Hong Kong’s latest attempt at cooling home prices in one of the world’s most expensive property markets is expected to send buyers scouring for loans in the unregulated shadow banking industry, spreading risk across the financial sector.
Home prices in Hong Kong, where a nano-apartment of less than 18.5m2 can cost as much as US$500,000, have surged more than 137 percent since the financial crisis in 2008, propelled by a supply shortage, low interest rates and big flows of money from Chinese investors.
They pose a huge challenge for the territory’s incoming chief executive, Carrie Lam (林鄭月娥).
Illustration: Mountain People
The cost of accommodation in the territory, where home ownership is a distant dream for many, was among the triggers for mass protests in late 2014.
Authorities have failed to rein in prices, despite eight rounds of mortgage tightening by the Hong Kong Monetary Authority (HKMA) since 2009, on top of a series of tax and regulatory policies imposed by the government.
As those measures have curbed bank lending, finance companies have leapt into the gap.
They funded 8.7 percent of mortgages for new apartments completed last year, according to Centaline Property Agency.
For flats that have a completion date this year, the figure surges to 15.5 percent and is expected to rise further, it said.
Few expect the authorities to take extreme measures — such as imposing punitive taxes on Chinese buyers — for fear of triggering a collapse in prices in a real-estate industry that accounts for 10 percent of Hong Kong’s economic output.
Revenue from properties and related investments is estimated to have more than doubled in the fiscal year that ended March from the previous year, and is the second-biggest income generator for the government.
However, there is a danger that if the non-bank lenders overstretch they could also hurt confidence in the real-estate market.
In Canada, problems at the nation’s biggest non-bank lender, Home Capital Group, have helped to drive some buyers away from the hot Toronto residential market.
Controlling the flood of capital flowing across the border is a huge challenge for the Hong Kong government — cash-rich Chinese last year accounted for about 21 percent of buyers of new homes, according to Centaline.
“The major concern to the government is that lower land prices would greatly affect the government’s revenue, which has been very volatile as a large part of that is from land premiums,” Natixis economist Pascal Siu said.
The latest cooling steps announced 10 days ago — mainly making it costly for banks to make mortgage loans — were not aimed at targeting property prices, but at strengthening lenders’ risk management, a spokesperson for HKMA said.
“The focus of the regulators is to ensure that the bubble in the property market doesn’t dent the bank balance sheets,” an executive at a foreign bank with mortgage business in Hong Kong said. “They don’t want to rock the boat and make the property prices correct by 10 to 20 percent in a short span.”
Some of Hong Kong’s largest commercial banks in the mortgage loans market said they would raise interest rates following the measures, though the increases are modest.
The shift in lending into unregulated shadow banking channels is a concern, analysts and industry officials said.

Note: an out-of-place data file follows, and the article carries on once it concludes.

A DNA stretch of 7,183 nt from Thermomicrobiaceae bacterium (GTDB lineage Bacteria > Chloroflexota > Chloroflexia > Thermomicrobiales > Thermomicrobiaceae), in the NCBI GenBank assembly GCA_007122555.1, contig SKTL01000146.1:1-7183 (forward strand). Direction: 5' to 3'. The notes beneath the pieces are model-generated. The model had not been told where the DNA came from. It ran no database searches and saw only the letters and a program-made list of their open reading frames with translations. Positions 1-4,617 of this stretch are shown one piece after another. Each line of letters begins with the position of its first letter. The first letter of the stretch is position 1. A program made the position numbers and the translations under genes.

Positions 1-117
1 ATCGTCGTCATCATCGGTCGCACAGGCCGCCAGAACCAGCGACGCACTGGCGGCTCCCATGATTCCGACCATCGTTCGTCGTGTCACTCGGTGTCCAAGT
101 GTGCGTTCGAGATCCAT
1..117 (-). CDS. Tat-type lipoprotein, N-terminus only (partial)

“This is not healthy. When people can’t borrow from banks, they are forced to turn to finance companies. It is not healthy, because the HKMA cannot regulate finance companies,” Centaline research director Wong Leung-sing (黃良昇) said.
The HKMA spokesperson said while it did not regulate non-banking firms, it last year advised banks to ensure finance companies with whom they maintain a credit relationship comply with the central bank’s guidelines in extending mortgages to their customers.
“Given this requirement, banks should not be providing loans to finance companies which offer high LTV [loan-to-value] mortgages to property buyers,” the spokesperson said.
However, property agents said some non-banking firms lend as much as 100 percent of an apartment’s value.
Banks’ average loan-to-value ratio for new mortgages was 51 percent in December last year, according to Standard & Poor’s.
In the first major sale since the latest HKMA measures, thousands flocked to snap up flats offered on Friday by the territory’s No. 2 developer, Cheung Kong Property Holdings, lured by favorable financing terms.
Cheung Kong Property offered several mortgage plans, including one that partners with its subsidiary finance company to lend up to 85 percent of an apartment’s value.
The HKMA’s new measures had little effect on sales, which were dominated by local buyers, Cheung Kong Property executive director Justin Chiu (趙國雄) said.
While the lending exposure of shadow bank firms in the property market is only about 10 percent, industry insiders said the main risk is the regulatory vacuum in which they operate.
Shadow banks get the bulk of their funding from commercial banks, and in the event of a sharp correction, banks would be forced to pare exposure to the property sector, badly squeezing liquidity for the non-banking firms, they said.
Any major distress in the sector would be a blow to Lam, who has made affordable housing a top priority.
“Government policies are useless and I don’t expect the government to do anything to help us. Their policies will only induce counter effects — the price rises, even uphill, as seen in the last few years,” said Chung Siu-sha, 47, a Hong Kong housewife looking to buy a three-room flat at Cheung Kong Property’s sales on Friday. “If the government has wisdom, they should completely bar non-local buyers from buying local flats. Because non-local buyers are pushing up the property prices. They are the culprits.”
Additional reporting by Clare Jim and William Ho
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